Immigration Law

Garland restores discretion to immigration judges in ‘administrative closure’ decision

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Attorney General Merrick Garland has overturned a Trump administration decision that prohibited immigration courts from using a practice known as “administrative closure” to temporarily pause removal proceedings.

In his ruling Thursday, Garland pointed out that administrative closure does not terminate or dismiss a case, but instead removes it from an immigration judge’s active calendar or the Board of Immigration Appeals’ docket. He said it has been used to pause cases in certain situations, such as when “a noncitizen facing removal on criminal grounds pursues direct appeal or post-conviction relief in criminal court.”

Garland also wrote that administrative closure “has served to facilitate the exercise of prosecutorial discretion, allowing government counsel to request that certain low-priority cases be removed from immigration judges’ active calendars or the Board’s docket, thereby allowing adjudicators to focus on higher-priority cases.”

The Associated Press, CNN and NBC News have coverage.

According to the Hill, which also reported on the decision, the immigration court system saw its backlog of cases more than double to 1.3 million under the Trump administration. It is housed within the Department of Justice, and under former President Donald Trump’s first attorney general, Jeff Sessions, underwent several changes—including the removal of immigration judges’ ability to administratively close cases.

Garland said on Thursday that it was “appropriate” to overrule Sessions’ decision regarding administrative closure. He contended that three appeals courts had also rejected the policy, finding that “administrative closure is ‘plainly within an immigration judge’s authority’ under Department of Justice regulations.”

Garland added that the Justice Department is currently considering rules related to administrative closure and will allow the practice to continue in the meantime.

Judge Dana Leigh Marks, president emerita at the National Association of Immigration Judges, told CNN that administrative closure is “a very practical tool that judges need to control their dockets.”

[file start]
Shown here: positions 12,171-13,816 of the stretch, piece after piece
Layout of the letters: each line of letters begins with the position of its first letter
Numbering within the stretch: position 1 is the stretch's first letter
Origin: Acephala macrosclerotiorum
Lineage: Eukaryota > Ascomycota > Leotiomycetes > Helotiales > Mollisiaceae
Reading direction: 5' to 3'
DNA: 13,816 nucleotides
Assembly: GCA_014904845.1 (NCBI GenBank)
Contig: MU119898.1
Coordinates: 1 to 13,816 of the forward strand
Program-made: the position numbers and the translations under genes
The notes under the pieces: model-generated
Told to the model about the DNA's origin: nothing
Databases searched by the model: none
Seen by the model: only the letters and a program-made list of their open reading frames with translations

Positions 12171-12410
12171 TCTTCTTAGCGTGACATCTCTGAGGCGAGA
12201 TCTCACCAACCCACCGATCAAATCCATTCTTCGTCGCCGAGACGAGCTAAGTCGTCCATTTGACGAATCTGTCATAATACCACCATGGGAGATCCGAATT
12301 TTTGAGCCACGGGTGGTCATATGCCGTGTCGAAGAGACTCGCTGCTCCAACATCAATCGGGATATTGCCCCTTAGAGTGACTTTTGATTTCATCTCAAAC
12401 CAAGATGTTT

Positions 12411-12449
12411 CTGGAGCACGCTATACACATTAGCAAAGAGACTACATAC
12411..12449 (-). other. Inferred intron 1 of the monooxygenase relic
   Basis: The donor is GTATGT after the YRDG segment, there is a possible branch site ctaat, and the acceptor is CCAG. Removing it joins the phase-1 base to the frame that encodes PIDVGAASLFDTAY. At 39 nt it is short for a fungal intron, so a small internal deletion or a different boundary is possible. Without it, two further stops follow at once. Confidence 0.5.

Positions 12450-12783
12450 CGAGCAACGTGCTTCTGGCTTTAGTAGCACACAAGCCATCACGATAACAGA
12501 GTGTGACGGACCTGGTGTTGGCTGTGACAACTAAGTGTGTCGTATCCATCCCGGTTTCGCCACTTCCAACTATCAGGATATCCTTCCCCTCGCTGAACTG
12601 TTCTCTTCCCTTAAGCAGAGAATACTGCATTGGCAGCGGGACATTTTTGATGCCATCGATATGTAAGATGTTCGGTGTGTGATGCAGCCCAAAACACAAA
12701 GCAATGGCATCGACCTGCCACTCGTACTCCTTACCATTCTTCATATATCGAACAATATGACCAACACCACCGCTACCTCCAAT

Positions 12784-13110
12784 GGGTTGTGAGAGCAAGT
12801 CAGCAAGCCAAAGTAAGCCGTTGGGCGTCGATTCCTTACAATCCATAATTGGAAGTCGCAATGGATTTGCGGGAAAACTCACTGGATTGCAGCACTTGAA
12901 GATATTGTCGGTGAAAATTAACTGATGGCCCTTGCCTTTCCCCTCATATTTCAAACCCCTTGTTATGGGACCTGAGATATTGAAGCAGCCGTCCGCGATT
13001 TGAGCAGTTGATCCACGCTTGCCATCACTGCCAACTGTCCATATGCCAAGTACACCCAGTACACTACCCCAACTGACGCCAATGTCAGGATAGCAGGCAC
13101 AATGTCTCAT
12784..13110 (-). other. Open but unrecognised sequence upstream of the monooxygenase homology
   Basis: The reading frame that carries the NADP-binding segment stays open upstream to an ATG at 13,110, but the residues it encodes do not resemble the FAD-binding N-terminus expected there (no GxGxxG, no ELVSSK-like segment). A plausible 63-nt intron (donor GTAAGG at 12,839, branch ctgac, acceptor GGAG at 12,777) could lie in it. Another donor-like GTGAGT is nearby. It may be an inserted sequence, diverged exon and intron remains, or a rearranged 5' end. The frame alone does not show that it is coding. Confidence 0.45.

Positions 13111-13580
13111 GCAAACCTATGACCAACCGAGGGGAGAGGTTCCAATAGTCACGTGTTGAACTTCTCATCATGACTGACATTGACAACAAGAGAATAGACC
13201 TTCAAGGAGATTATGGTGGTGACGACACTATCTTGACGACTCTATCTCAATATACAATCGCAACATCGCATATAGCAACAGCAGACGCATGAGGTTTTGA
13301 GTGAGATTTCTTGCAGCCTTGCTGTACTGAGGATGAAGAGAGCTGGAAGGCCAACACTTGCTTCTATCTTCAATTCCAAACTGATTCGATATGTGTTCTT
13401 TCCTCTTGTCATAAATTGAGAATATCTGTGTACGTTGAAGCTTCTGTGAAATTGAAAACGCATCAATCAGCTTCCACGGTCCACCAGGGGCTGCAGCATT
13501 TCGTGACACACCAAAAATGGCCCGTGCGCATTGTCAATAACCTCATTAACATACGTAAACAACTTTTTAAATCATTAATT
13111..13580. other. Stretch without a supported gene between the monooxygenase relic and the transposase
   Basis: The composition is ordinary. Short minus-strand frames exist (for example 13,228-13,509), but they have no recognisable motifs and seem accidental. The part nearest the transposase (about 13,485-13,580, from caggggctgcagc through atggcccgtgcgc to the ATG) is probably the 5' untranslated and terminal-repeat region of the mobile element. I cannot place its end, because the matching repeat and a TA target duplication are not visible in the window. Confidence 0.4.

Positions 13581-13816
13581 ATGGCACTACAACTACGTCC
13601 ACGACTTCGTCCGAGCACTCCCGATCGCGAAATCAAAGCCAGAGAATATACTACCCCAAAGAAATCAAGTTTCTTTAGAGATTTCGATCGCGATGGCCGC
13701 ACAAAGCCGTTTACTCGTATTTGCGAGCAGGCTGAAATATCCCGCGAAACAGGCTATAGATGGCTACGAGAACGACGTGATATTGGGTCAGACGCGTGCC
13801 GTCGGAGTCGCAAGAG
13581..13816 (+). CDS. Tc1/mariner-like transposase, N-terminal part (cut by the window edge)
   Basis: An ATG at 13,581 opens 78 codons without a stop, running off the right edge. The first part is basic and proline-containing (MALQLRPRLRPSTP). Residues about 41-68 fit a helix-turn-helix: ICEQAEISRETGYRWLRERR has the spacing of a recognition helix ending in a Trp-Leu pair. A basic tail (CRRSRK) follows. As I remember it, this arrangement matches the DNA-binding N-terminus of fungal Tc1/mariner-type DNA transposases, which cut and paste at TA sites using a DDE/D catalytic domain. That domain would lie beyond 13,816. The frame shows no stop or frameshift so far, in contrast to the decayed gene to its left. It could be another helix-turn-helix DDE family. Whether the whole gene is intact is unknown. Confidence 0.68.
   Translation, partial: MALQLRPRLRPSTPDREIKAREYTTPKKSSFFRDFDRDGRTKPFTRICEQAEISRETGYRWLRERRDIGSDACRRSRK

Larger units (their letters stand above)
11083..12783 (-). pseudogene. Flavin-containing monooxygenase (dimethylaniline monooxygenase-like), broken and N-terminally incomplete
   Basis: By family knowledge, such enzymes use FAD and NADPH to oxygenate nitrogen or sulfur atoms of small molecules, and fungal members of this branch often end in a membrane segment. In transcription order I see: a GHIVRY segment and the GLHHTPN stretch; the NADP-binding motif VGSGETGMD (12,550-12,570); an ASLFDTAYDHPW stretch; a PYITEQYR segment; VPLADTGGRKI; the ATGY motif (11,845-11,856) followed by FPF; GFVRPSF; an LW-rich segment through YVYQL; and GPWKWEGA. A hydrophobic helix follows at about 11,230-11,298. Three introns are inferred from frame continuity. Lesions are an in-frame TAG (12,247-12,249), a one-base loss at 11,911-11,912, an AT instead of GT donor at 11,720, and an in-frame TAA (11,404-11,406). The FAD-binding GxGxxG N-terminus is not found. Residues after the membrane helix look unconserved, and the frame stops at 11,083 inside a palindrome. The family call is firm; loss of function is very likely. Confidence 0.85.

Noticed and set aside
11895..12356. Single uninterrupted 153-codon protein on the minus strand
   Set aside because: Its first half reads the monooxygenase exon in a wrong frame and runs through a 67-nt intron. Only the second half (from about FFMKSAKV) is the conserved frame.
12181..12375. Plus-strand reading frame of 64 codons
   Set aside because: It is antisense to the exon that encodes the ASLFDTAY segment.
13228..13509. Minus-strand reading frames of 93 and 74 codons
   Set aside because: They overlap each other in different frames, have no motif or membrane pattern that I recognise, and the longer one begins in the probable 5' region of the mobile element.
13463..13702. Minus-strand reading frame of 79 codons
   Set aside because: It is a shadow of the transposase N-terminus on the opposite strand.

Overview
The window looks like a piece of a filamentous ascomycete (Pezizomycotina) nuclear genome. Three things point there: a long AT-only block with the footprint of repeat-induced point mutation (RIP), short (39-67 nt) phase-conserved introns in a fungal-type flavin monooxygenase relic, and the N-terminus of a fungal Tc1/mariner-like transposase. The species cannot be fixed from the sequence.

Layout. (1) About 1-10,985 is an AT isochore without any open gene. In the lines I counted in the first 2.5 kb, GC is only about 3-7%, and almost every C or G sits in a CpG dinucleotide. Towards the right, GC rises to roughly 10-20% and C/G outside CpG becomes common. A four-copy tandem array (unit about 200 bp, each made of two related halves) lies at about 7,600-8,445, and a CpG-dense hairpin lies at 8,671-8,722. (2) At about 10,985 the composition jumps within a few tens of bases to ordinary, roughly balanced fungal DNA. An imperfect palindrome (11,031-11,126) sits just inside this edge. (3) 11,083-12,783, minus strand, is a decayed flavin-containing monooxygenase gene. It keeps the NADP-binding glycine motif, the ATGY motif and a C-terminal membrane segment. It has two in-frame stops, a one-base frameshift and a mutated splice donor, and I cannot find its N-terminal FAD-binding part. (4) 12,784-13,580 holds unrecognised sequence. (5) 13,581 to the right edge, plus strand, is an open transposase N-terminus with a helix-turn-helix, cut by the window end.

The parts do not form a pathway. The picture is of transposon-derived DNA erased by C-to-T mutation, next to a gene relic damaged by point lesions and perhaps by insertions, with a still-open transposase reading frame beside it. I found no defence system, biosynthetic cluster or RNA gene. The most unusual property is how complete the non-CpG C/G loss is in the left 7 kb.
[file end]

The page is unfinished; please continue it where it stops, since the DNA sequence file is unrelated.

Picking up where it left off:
Marks also said that “it makes sense in immigration” since “there are certain applications and benefits that people can qualify for that require a preliminary step in by either [US Citizenship and Immigration Services] or sometimes by a state court and that action may determine whether someone is eligible for a benefit before the court.”

Jeremy McKinney, president elect of the American Immigration Lawyers Association, told the Associated Press that it will also restore autonomy to the country’s immigration judges.

“To say the immigration judges never possessed this power was simply ridiculous,” McKinney said.

Gene Hamilton, who served in the Justice Department and oversaw some of its immigration policies during the Trump administration, also spoke to the Associated Press after Garland’s decision. He said it will allow immigrants who are facing deportation to stay in the United States indefinitely.

In June, Garland vacated two other Trump-era attorney general decisions that made it more difficult to obtain asylum as a result of domestic abuse and gang violence. He said the asylum issues should be resolved through federal rulemaking and, in the meantime, the law should revert to prior precedent.

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